What to do when your school life comes to an abrupt end?

With the announcement of the cancellation of the IB examinations, many students across the world began by celebrating! That was, until reality set in that school had really finished and there were months ahead with very little to fill the gap between school and university.

At Collège Alpin Beau Soleil, we realised that this was a challenge for our students who from one day to the next found their high school education had finished. Putting heads together, our team, led by Mr Alan Lawson created a bespoke, pre-university course designed to help prepare Grade 12 for university life, keeping their minds engaged over the coming months. “With our students spread across the world, many of them are experiencing strict levels of confinement which means they have time to dedicate to thinking about their future, perhaps too much time. With so much uncertainty it can be disconsolate. But there’s an opportunity in all this to think about the big existential questions, and the ways in which we find or generate meaning in the world,” says Alan.

The Beau Soleil pre-university programme is based on a first-year liberal arts course, incorporating elements of science, maths and design, helping students to strengthen their cultural capital, learn important research skills and to gain practical advice on how to succeed as an independent learner. Alan Lawson explains, “research carried out by a colleague Dr Paul Lynch indicated what university lecturers thought of their first year students and this information gave us direction on the contents of our programme.”

What university lecturers think of their first year students;
• Many first year students have a weakness in their reading skills and are often very reluctant to engage with readings over about 4 pages.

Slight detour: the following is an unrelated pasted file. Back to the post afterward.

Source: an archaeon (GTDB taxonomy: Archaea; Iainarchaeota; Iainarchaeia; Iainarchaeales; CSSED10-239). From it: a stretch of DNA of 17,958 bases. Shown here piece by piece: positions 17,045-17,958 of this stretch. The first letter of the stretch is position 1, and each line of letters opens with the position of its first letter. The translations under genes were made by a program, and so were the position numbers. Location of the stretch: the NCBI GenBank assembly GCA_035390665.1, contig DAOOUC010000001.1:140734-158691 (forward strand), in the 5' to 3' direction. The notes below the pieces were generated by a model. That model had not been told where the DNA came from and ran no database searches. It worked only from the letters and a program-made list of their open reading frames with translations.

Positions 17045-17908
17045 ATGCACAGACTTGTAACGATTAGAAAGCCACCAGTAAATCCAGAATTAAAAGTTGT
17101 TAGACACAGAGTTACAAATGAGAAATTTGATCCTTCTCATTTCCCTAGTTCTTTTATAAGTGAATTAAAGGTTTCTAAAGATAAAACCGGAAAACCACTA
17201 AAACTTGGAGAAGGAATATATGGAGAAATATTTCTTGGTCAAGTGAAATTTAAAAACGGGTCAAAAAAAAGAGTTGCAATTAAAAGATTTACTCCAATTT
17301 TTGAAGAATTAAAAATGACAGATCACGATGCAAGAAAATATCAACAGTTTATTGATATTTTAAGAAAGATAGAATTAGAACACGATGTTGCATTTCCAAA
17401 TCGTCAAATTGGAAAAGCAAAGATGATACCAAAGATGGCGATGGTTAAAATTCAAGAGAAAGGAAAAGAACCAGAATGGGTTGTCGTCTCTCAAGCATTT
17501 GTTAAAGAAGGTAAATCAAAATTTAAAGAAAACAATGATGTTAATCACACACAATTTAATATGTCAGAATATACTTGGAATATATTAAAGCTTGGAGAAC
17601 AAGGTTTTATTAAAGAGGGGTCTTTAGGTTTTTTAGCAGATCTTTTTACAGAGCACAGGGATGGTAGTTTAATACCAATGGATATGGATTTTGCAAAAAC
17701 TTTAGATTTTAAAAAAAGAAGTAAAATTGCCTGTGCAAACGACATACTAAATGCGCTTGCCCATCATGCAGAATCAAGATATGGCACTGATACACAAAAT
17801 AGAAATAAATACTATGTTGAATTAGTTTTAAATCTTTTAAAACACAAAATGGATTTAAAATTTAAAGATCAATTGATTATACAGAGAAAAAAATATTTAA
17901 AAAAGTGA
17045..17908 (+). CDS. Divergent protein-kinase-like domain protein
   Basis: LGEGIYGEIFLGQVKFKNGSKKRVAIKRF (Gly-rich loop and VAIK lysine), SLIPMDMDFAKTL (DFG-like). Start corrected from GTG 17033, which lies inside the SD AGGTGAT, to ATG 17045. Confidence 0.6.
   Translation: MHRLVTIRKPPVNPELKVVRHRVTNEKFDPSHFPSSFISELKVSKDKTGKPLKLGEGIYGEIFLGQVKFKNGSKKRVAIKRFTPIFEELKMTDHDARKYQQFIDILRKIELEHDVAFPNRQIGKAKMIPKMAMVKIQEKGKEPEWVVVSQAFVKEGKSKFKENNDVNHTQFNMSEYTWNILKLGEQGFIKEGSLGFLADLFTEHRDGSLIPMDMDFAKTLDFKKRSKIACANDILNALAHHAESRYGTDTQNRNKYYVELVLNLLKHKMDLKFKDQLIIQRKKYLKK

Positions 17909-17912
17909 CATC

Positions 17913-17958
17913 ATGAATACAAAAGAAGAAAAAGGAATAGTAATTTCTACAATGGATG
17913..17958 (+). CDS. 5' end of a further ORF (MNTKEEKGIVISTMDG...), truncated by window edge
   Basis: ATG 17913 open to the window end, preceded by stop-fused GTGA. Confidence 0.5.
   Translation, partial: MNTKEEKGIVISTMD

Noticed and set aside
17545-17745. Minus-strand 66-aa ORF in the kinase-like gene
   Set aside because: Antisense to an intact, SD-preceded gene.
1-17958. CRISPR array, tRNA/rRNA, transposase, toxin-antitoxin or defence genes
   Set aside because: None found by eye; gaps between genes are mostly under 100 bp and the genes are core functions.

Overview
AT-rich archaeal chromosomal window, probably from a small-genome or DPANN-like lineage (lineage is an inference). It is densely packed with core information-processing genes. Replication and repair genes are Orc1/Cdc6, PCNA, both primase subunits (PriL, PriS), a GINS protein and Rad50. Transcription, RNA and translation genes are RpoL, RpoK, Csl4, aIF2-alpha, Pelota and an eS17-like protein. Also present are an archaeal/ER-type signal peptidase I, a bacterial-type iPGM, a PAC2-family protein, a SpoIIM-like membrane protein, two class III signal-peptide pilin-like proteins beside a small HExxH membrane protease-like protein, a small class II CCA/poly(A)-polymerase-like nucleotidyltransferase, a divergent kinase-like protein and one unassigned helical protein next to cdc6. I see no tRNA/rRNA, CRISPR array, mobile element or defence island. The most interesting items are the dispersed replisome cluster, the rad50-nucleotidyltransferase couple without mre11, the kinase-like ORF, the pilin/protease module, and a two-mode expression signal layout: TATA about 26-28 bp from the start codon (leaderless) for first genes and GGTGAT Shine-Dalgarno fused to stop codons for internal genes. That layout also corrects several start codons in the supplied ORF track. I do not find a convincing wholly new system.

• IB and A-Level students need to learn the importance of clear and concise presentation.
• Many students think markers will be prepared to work hard to find out what the student means but the reality is that poor writing is off-putting and poor writers automatically get poor marks, whether or not their ideas are good.
• First year students have a reliance on, and expectation of, directed learning and hand-holding; a tendency to believe that questions and issues have a ‘right’ or ‘wrong’ answer
• They lack certain skills, especially: note-taking; planning and prioritising; collaborative learning; the pitfalls of the web.

“We designed our course around university-style lectures. The content is chosen to encourage questioning and reflection, and for the students to come up with their own questions that they believe arise from the material. For example, a reading from Plato’s Republic instigated an unexpected discussion around the global political responses to the pandemic. The crisis has in some ways encouraged students to think beyond the limited scope of a syllabus and to enjoy a certain amount of intellectual cross pollination.”
The programme is now in its fourth week and despite being entirely optional, participation rates have been fantastic and feedback very positive. Sometimes it is adversity that creates unexpected opportunities and this is certainly the case for the graduating class of 2020.

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